Book by Bell-Villada, Gene H.
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The first half of Bell-Villada's wry, erudite collection (billed as a satire on "the minimalist school of art") describes the misadventures of Dickie Dickerson, an American growing up in Puerto Rico who goes on to attend universities in America. Dickie's experiences?losing an older friend because Dickie dares to correct him in front of one of his romantic prospects, winning a record in a radio music contest, then finding that it will not fit on his phonograph?are not earth-shattering, but Bell-Villada (Borges and His Fiction) makes them glow with his attention to personal detail. After this patchwork portrait, the latter half of the book is a more engaging mix of fiction and satirical essays. When Bell-Villada pushes his tongue too far into his cheek, his jokes fall flat (a New York Review-style article titled "Hitler Reconsidered"; a pseudo-Borgesian philological article written on an island whose residents have lost all audible speech). Other pieces are more successful. The poignant title story consists of letters from a youth who emulates Ayn Rand's heroes until (surprise, surprise) his selfishness backfires. What such stories lack in subtlety they make up for in verve and escapist charm. (Jan.) FYI: Bell-Villada's history of aestheticism, Art for Art's Sake and Literary Life, was a finalist for last year's National Book Critics Circle Award.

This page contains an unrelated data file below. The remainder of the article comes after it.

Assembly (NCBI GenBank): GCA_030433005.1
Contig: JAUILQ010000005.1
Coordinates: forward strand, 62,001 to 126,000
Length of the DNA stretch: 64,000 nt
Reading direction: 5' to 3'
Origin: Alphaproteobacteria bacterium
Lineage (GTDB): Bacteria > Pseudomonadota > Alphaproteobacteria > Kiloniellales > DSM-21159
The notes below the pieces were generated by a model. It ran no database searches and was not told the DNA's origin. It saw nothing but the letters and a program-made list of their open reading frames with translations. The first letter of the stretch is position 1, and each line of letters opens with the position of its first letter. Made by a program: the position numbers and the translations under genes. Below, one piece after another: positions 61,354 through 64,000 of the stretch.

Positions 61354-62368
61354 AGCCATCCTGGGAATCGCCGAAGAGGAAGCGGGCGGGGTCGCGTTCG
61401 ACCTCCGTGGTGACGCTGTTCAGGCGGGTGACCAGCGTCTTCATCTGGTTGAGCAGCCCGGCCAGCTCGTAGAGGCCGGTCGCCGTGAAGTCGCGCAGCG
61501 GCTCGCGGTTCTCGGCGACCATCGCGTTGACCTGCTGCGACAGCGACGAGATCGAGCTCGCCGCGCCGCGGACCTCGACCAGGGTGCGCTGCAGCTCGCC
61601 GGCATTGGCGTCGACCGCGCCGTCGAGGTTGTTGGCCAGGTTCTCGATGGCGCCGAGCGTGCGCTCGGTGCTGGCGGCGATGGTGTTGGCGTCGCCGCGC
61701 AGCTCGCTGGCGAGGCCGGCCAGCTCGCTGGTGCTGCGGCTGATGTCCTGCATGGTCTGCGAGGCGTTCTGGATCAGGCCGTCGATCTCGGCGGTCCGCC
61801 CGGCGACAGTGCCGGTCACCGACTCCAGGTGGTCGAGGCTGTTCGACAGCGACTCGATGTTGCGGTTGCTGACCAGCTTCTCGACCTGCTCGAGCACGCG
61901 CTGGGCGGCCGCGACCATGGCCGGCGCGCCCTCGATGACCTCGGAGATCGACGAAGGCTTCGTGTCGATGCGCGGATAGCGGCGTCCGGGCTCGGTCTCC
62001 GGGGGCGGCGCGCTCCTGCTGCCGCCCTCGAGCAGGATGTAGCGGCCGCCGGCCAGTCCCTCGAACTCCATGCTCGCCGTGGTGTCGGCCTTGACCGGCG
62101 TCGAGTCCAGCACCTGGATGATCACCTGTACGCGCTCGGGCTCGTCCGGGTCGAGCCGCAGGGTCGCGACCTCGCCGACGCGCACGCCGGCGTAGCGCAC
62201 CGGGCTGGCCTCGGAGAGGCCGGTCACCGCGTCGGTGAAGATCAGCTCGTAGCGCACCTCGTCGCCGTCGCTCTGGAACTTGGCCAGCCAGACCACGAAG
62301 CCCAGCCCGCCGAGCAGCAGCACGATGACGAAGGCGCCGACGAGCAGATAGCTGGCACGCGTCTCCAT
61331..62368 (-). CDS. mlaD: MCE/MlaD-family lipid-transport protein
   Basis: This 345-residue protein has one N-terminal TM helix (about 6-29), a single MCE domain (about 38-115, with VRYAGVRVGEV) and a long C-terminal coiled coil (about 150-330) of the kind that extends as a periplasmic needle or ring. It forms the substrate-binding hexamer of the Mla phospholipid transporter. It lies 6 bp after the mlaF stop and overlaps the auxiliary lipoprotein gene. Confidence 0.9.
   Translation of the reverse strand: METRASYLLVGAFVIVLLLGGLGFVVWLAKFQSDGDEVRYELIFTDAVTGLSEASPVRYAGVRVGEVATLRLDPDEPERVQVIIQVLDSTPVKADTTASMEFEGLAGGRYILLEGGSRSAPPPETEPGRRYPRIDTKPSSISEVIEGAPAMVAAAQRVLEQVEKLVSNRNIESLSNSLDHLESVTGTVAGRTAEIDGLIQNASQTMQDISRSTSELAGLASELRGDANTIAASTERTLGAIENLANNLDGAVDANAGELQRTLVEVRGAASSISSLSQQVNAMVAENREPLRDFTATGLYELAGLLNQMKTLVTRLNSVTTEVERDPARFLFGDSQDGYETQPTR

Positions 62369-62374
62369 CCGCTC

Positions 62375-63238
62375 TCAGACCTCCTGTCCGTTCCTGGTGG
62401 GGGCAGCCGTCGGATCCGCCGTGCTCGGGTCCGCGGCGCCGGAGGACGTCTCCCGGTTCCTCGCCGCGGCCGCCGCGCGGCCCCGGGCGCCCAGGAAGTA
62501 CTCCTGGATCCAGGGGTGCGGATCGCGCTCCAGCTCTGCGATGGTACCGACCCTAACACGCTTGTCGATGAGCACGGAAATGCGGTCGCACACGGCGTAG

Copyright 1998 Reed Business Information, Inc.
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